An inquest into the circumstances surrounding his death was held on Monday, November 8, and the Manchester court was told that the youngster felt he didn’t get the “right support” from Manchester City when he was kicked out of the club.
Jeremy Wisten’s relationship with Manchester City started when he was 13-year-old. The club signed him because he was a promising defender who the club thought would be a household name at the club.
Jeremy Wisten joined the club with the hope that he could become like Vincent Kompany, the former captain of Manchester City who is regarded as one of the best defenders to ever play for City.
Unfortunately for Jeremy Wisten, he sustained a knee injury which made his development a bit more difficult. He suffered from the injury between January and June 2018.
After failing to play for five months due to the injury, Manchester City decided to part ways with him in December 2018.
During that period, Jeremy Wisten was barely 16-year-old and it was said to be difficult for him that his dream of being a football star had crumbled.
According to the testimony of his father, Manila, Jeremy Wisten tried to find another club after City released him but could not do so for over one year. The late footballer blamed his inability to find another club on his knee injury and the failure of Manchester City to support him.
He reportedly struggled with the harsh reality until he decided to kill himself when he was 18-year-old. He was found dead at his family home in Manchester on October 24, 2020.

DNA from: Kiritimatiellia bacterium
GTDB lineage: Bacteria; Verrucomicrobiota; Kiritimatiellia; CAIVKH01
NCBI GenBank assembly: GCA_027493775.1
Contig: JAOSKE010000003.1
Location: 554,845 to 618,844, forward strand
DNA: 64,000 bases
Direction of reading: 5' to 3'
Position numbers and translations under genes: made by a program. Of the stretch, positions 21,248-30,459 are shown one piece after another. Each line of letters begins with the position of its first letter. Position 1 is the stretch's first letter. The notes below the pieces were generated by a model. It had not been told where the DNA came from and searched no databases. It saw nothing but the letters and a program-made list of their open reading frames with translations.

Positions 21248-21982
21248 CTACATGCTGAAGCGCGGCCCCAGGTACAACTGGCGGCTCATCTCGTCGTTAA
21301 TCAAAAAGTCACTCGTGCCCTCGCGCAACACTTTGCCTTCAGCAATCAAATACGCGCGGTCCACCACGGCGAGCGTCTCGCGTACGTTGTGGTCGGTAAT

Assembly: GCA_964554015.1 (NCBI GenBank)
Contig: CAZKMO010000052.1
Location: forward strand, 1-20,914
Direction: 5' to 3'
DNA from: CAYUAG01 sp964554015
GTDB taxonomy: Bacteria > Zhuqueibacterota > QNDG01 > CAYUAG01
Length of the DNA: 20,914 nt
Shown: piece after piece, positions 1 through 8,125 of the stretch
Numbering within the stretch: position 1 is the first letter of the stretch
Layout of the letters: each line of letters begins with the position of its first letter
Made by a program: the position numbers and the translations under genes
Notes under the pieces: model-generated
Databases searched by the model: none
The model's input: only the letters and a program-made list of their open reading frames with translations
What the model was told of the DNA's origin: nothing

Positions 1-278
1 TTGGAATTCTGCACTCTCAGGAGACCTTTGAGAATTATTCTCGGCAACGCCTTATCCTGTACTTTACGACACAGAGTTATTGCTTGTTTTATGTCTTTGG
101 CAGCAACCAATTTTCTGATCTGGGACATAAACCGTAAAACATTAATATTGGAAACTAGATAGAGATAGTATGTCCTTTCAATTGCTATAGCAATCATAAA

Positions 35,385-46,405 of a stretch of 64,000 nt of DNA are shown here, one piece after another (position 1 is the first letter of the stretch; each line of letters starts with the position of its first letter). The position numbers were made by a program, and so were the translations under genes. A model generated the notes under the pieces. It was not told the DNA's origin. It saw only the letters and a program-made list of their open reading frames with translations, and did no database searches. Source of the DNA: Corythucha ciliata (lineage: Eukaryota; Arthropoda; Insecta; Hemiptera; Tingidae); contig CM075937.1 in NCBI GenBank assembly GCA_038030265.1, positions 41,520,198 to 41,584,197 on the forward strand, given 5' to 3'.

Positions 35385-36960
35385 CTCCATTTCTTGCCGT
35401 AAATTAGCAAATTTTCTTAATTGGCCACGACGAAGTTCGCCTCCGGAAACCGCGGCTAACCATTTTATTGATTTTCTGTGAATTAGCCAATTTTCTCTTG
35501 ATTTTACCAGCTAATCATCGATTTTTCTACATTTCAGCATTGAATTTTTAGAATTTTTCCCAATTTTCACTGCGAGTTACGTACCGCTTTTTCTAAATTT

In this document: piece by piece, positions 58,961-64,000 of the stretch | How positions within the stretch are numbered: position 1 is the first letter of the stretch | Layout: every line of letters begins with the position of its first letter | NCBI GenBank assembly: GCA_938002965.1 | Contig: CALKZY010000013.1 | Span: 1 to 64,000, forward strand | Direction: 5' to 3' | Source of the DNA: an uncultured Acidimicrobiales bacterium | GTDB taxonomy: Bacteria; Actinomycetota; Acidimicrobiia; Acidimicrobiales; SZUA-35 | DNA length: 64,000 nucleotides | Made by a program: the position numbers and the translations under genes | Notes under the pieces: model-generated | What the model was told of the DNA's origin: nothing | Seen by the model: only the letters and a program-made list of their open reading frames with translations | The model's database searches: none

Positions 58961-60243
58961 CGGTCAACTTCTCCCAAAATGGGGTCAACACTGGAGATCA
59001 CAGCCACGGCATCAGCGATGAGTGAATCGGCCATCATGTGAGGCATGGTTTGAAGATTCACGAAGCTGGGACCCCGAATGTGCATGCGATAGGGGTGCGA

“I find that on the balance of probabilities that Jeremy took his own life and intended to do so,” Manchester Area Coroner Zak Golombeck said during an inquest to the death of the late youngster.
But his father argued that despite the son’s failure to get another club after Manchester City released him, he was not capable of killing himself. He however admitted that the reality of not being able to pursue his dream was hard on the late youngster.
His father also revealed that the late footballer had applied for university where he intended to study forensic science before his untimely death.
“He was always happy as a child and had been for his whole life”, Manila said.
“He was a born athlete who was always very sporty and competitive. He always wanted to come first in everything he did.
“Football became everything to him. He would kick the ball around the house and would never give anything less than his best. He would succeed in everything he did.
“After the injury, nothing was the same. It didn’t stop him fully in his tracks but he was in so much pain.
“I had to remind him that some things in life cannot be controlled. I kept encouraging him to be strong.
“It was hard for him but he always retained his love for football.”
Contrary to the argument that Manchester City released Jeremy Wisten because of his knee injury, City’s academy director, Jason Wilcox told the inquest that the youngster was not released because of the injury.
When the coroner asked the academy director how Jeremy reacted when he was told that he was being released, Wilcox said: “He was very quiet, very non-emotional at the time.
“All the boys react differently when they are given the news.
“They feel at that moment that their career is over, and it is certainly not. It’s the start of a new journey for them.”
At the time of publishing this report, it was not clear what the consequences would be for Manchester City if the inquest implicates the club for the death of the youngster. The inquest has been adjourned until a yet-to-be-announced date.
In memory of former Man City academy player Jeremy Wisten and the late, great Nobby Stiles.— Manchester United (@ManUtd) October 30, 2020
You will be missed. pic.twitter.com/hsuUEfTLLt